Why I’ll never have kids, and why you shouldn’t either
I’ve recently entered the developmental stage where everyone else is pregnant. My Facebook and Instagram feeds consist exclusively of baby photos, and friends who could once be counted on for drinks on a Wednesday are now covered in spit-up, loudly declaring how happy they are with a crazed look in their eyes.
Some women struggle with the decision whether or not to give birth, but I am not one of them. As I see it, the benefits of parenthood are far outweighed by the consequences. I’m not just talking about late nights, early mornings, and all that money you could spend on yourself instead of your children: I’m talking about the end of the world.
I doubt you need reminding that parts of the planet are running out of water, other parts are flooding, and government leaders are sitting on their well-padded asses doing nothing about it. Is this really a world you want to bring children into? As Canadian hero Naomi Klein wrote in This Changes Everything, “There is a very high chance that our children will spend a great deal of their lives fleeing and recovering from vicious storms and extreme droughts.” Reproducing when climate apocalypse looms seems selfish, misguided, and, even worse, cruel. It’s a dick move, breeders, especially considering the 7.2 billion other humans who would be vying for the same resources as your little punkin. None for me, thanks.
But the truth is, citing climate change and population growth as the reasons I won’t be reproducing is, in part, an excuse — something I tell people to make them think I’m a good steward of the earth. In reality, I’ve never wanted kids, even before the levels of carbon in our atmosphere reached a tipping point. I adore my nephews, most my friends’ kids are very cute, but I will never in my life pick up a baby and declare that my ovaries hurt. If my ovaries hurt, it’s because I’m on my period or I’ve been kicked in the belly — both of which are preferable to parenting.
This lack of maternal instinct is convenient because not only am I a tote-bag-carrying-nature-loving-gun-hating-child-free-atheist (a.k.a. Satan, for those of you in red states), I’m also a homosexual (a.k.a. Gay Satan). For us gays, having kids is more complicated than it is for those of you who can just knock your parts together and wake up pregnant. It takes planning, and I’ve never been much of a planner. Besides, even though homosexuality has been so normalized that Tiffany’s now has ad campaigns featuring Adam and Steve, when I was a teen gay, things like marriage and parenthood just didn’t seem possible. Fifteen years ago, gay marriage was as legally binding as two 5-year-olds exchanging ring pops. It was something I didn’t think I’d ever be able to do, and so I never really considered it an option. Same with parenthood. And though the times have changed, I have not. At this point, I’m about as likely to give birth to a mini fridge as to a human.
Of course, there are consequences to not reproducing, and the one that concerns me most is what the hell is going to happen when I’m a grumpy old bitch with no kids to take care of me. As I see it, there is only one solution to this conundrum: I have to get rich. That way, I can hire someone to change my adult diapers when the time comes. The problem with this plan is that I’m actually getting less wealthy as I get older, and at the age of 31, the most valuable thing I own is a bus pass. The good news is, while my window to reproduce is swiftly closing, I’ve still got plenty of time to make a fortune and find a nice young nursing assistant to wipe my butt.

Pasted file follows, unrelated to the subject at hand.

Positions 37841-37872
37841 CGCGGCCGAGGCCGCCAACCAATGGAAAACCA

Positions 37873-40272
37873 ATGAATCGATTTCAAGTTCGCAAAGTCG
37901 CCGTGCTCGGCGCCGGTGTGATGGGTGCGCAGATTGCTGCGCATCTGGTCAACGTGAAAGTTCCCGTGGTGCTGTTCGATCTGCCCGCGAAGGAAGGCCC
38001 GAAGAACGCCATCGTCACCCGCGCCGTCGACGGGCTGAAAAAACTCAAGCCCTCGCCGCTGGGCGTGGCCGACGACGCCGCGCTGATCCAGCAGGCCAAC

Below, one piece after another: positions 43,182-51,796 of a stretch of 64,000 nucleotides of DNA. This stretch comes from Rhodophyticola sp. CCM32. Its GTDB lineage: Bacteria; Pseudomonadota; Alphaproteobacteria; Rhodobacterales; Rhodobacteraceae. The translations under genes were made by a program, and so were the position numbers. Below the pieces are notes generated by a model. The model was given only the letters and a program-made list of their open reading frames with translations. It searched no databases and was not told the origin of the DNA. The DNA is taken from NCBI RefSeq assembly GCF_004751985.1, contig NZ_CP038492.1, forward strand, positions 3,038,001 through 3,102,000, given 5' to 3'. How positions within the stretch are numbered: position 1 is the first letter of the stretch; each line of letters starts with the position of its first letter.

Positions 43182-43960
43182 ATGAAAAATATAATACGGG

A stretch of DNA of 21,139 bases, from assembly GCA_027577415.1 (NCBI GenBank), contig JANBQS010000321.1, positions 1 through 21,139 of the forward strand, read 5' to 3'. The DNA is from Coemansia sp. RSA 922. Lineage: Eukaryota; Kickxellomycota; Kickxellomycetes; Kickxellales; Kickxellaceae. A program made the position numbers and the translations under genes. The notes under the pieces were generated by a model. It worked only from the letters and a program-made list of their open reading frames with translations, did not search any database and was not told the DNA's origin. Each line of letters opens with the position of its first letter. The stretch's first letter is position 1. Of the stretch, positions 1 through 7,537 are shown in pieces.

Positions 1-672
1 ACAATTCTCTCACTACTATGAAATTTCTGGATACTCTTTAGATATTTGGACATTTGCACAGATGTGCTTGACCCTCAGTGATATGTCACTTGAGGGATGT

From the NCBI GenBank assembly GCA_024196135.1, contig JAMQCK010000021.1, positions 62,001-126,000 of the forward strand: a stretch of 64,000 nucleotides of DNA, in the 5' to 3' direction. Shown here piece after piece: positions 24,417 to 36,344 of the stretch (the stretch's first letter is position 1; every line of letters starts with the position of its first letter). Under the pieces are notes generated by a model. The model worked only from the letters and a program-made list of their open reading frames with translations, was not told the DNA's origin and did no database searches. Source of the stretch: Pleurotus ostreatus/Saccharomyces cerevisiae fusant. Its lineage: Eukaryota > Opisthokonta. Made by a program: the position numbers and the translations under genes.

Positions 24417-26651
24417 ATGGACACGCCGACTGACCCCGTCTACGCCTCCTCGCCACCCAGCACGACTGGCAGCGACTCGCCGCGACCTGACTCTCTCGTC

There’s also some bad news, however, and that’s this: I alone cannot save the world. If this planet it going to survive the scourge that is humanity, we all have to stop reproducing. Yes, all of us. In that spirit, I propose we lower barriers to adoption, make sure all the little nuggets out there get placed with a family, and sterilize every human male on his 10th birthday. This may seem extremist, but just indulge me for a moment. In this hypothetical future, you live your life as normal, but instead of giving birth, you adopt, saving yourself both baby weight and the nine months of sobriety. It will take a few generations for everyone to sign on, but for males, ritualistic vasectomy will take on the emotional heft of a bar mitzvah or a quinceanera, a rite of passage complete with lots of presents and a special Gaia-themed ice pack for the balls. We’ll tell children what an honor and privilege it is to forgo parenthood, and they’ll believe it because kids are dumb. After everyone’s good and sterile, we’ll spend a few decades preparing the earth for the end of people — tearing down dams, disposing of nuclear waste, correcting the myriad of bad decisions made since industrialization, etc. Sure, in a century or so there will be no humans left, but you’ll be dead by then anyway. Under my plan, you’ll still be dead but the planet will live on. Really, it’s the least we could do.
Should you, for some reason, decline to join my cult of zero population growth, at least prepare your babies for the worst. Take them to high ground, teach them to survive, make them understand the price of their place in the world. Long after you and I are gone, they’ll be left with a ruined planet — and they’ll wonder, as they flee, why anyone would bring life into this world.
Then again, I could be wrong. It’s possible that the world will go cold turkey on fossil fuels, that our infrastructure will outlast climate chaos, that we’ll invent some miracle technology to suck the carbon out of the atmosphere. But I wouldn’t bet my life on it. Or, for that matter, anyone else’s.